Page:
Sunday, July 31, 2016

Be courageous. Be strong. Part 1.

I got home from girls camp yesterday and I have been thinking a lot about what I learned, and what I got out of it. It was an Olympic based theme (Who is excited for the olympics???), and we based a lot of it off of Nicole Pikus-Pace's book "Focused" - which is all about lessons she learned during her olympic career and how it relates to the gospel and our values. Our motto at camp was "Be Courageous. Be Strong."

For me, the motto was more than just four words. It applied to my life in a much difference way than it applied to the girls and the other leaders that were there. For me, being courageous and being strong means facing a challenge head on, with everything I have left. 

It's a challenge that I've alluded to on and off. I've talked to some friends and confidants recently and I've been told by multiple people, "Your story gives me so much strength, you need to share it more".  

Guys. I'm not a vulnerable person. I hate being vulnerable. I hate the idea of getting emotional in front of people - no matter how much I like you. But - I think about the times that I'm strengthened the most and it's when I see other people who I view as "having it all together" share struggles that they have and how they are conquering them. I'm able to find common ground as they share their struggles and I'm able to learn from them, regardless of their beliefs, their faith, or their lifestyle.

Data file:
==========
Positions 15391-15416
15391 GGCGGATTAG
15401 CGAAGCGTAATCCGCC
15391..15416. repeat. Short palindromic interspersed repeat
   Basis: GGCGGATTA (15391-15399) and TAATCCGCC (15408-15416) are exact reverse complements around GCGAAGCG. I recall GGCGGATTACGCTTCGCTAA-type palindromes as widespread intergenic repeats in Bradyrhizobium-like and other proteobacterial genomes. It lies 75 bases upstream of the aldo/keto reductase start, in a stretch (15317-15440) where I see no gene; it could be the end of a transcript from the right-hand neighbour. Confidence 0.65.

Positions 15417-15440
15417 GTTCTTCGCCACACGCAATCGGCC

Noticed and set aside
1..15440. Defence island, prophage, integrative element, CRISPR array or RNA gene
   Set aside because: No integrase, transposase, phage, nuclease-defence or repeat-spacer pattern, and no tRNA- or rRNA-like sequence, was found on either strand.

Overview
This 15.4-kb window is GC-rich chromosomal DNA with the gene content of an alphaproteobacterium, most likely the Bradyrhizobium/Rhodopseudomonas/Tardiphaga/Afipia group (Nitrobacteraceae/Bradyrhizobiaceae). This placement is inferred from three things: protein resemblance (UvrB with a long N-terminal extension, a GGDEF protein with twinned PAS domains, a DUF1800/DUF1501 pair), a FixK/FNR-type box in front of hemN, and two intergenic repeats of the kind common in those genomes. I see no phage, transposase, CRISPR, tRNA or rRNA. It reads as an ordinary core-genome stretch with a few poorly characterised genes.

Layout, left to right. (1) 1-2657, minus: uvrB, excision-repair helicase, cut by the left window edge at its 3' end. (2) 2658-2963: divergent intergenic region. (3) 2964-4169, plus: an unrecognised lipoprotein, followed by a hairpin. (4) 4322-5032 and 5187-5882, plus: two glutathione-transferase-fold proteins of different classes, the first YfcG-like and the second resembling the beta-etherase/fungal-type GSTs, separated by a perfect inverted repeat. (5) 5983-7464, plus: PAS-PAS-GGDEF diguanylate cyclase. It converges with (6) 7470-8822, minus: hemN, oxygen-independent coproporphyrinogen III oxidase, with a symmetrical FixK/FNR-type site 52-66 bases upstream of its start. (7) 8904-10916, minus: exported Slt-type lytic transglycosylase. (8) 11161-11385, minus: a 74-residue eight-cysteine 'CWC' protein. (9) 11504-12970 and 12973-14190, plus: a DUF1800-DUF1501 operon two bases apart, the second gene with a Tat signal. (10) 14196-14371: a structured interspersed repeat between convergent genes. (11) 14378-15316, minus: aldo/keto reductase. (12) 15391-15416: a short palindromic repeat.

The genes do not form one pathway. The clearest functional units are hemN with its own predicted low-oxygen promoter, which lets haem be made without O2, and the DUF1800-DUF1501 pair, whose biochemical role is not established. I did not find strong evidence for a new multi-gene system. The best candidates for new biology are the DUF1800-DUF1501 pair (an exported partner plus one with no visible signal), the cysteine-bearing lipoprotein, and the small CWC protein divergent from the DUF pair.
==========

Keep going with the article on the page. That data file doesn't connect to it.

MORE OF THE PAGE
Everyone has their struggles, and everyone has their things they deal with. Everyone's struggles are individual and personalized to them for their learning and growth. 
Some people lose loved ones, sometimes children
Some people deal with miscarriages and infertility
Some people deal with divorce and broken relationships
Some deal with health problems and unanswered questions
Some deal with things that are more inward. Depression, anxiety, loneliness, and other heartache. 

My biggest struggle deals with that last category. Depression, loneliness and anxiety that is at times crippling and overwhelming to the point that functioning in life is a challenge on a daily basis. There are days that getting out of bed is an absolute victory. I'm an incredible wall builder and can put on a great front where most people, unless they are inspired or I show them, don't know that anything is wrong - so 99% of people would have no clue these things are a struggle for me. 

The last year, things have gotten increasingly harder. Part of it is the desire to be a wife and mother. I want that more than anything in this world. Part of it is unreal expectations of perfection and how things "Should" be. Part of it is simply because - like every other human in the universe - sometimes, life is just hard. And part of it, I truly believe, is that it is something that I've just been called to bear.